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Thread: Using 72mm pipe as downlight boxes

  1. #1
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    Using 72mm pipe as downlight boxes

    Hey guys.

    I have an engineer that wants the downlights in a concrete roof using a large diameter pipe as the D/L box as to not skim the concrete ceiling.

    Now i have specifically stayed away from that type of practice my whole career. But i see some contractors have done it. And their justification is that the pipe is the "acting" junction box for the downlight and terminations.

    Any insight will be much appreciated.

    Cheers

  2. #2
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    Hi
    We flatly refuse to use a pipe for the down lighters
    The down lighter clipping mechanism does not allow to hold the down lighter in place , it needs a flat surface for the springs to clip in the "ceiling space" - and also not to thick - We have seen down lighters bend from the heat when they are installed in a 32mm board
    The engineer will want you to glue the fittings into place and when they start coming loose it will be at your cost to make a plan at a later date .

    A pipe is not classed as an enclosure and has no SABS standard to be allowed to be used as such - You sign the coc and state that all "components have been correctly installed".
    In Sans 10142 - 5.1 note 2 - The manufacturers instruction may contain more stringent requirements - I doubt the down lighter manufacture will allow it .

    There is the question of heat, which the pipe may not allow sufficient air space and when the lamps start failing you will be told that there is a heat build up - Again , the repair and making a plan to get rid of the heat will become your problem at your cost further down the line.
    They all forget that if you do don't have sufficient airspace around an LED lamp you will overheat and have a short lamp life.

    Depending on the down lighter been used you can also use 7.9.3.3.1.2 onward to argue against it.

    If after all the arguing you still look like you are losing the battle , let the engineer give you a written instruction with the installation method , fixing method etc and make sure he states that he , as the designing of the installation takes full responsibility for any latent defects that may appear down the line.

    Attached that letter to your COC and ensure that he signs section 5.1 of the COC.

    If the engineer is not an Electrical engineer then he cannot take responsibility - I am assuming it is a structural engineer - I would be surprised if an Electrical engineer asked you to use a pipe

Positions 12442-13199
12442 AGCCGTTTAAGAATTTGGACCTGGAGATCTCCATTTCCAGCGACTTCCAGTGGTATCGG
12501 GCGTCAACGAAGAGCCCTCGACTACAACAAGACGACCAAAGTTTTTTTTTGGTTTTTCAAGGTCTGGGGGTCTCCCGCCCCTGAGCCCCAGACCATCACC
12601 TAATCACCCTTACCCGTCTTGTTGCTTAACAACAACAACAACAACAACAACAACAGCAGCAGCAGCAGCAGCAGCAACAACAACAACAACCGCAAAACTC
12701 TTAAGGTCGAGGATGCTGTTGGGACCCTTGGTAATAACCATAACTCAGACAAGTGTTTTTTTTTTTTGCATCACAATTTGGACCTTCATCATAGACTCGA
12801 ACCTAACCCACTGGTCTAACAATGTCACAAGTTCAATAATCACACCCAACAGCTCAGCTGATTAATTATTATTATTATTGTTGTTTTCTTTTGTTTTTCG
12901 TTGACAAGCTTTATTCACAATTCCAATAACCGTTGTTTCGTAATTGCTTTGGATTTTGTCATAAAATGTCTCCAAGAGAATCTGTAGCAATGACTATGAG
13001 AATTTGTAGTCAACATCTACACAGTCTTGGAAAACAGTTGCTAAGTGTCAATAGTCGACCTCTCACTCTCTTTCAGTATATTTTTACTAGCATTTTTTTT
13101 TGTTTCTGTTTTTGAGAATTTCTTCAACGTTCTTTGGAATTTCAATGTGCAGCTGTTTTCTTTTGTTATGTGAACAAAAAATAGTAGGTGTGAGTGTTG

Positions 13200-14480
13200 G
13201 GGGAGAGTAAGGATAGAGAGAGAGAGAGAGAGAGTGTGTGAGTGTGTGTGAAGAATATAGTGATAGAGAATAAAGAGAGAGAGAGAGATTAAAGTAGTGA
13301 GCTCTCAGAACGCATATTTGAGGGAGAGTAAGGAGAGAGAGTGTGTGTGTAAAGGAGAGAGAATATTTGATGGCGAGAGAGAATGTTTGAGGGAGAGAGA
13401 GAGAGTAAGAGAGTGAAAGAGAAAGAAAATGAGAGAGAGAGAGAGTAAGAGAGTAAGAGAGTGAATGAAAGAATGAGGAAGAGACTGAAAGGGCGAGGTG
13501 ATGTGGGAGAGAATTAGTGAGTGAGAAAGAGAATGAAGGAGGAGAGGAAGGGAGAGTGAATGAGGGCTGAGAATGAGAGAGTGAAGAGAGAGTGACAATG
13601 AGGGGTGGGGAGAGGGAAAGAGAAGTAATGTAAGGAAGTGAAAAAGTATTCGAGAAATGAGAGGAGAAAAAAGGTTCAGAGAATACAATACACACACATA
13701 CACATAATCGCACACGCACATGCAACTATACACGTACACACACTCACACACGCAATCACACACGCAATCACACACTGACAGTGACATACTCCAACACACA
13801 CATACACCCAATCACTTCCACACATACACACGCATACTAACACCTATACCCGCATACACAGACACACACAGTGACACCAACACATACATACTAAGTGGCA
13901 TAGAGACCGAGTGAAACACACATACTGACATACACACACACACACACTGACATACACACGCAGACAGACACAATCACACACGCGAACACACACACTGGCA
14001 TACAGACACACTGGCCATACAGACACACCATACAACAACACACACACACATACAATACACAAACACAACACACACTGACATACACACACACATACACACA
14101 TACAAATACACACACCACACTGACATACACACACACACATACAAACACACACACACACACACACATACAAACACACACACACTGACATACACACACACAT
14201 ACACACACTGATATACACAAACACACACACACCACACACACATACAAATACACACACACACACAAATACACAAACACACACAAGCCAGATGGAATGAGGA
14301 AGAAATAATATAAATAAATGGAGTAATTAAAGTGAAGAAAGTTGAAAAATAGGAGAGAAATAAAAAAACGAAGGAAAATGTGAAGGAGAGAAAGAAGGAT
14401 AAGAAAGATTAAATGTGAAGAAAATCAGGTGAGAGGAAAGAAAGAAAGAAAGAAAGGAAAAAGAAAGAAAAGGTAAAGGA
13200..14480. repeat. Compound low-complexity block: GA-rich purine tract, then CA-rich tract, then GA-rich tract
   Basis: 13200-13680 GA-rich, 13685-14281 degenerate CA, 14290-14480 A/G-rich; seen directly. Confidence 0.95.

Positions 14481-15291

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    Diamond Member AndyD's Avatar
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    If it's halogen downlights then I'd say definately not.

    I'm not sold on the idea of a plain pipe type for many of the reasons stated by GCE but there are products on the market that are suitable for unskimmed concrete ceilings (also here), they're not available in SA as far as I know but I'm sure you can possibly mail order or fabricate something similar yourself.
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    Does LED downlights produce the same mount of heat as the old type?
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    It should not, however the down lighters require air flow to ensure that the LED element does not exceed 70Degrees centigrade. After this point the LED element starts to degrade pretty fast, and will become dimmer and dimmer and eventually fail prematurely.

    Unfortunately, to maintain a low price, the LED down lighter manufacturers are reducing the size of the heat sink, to save costs. This of course has a direct effect on the temperature that the LED elements experience during their lifespan.

    Note that when an LED lamp is rated in watts, it effectively states the amount of energy that it consumes as a load, which is a direct link to the temperature that the LED will emit when in operation. It is important to get the heat away to ensure longevity of the LED light.
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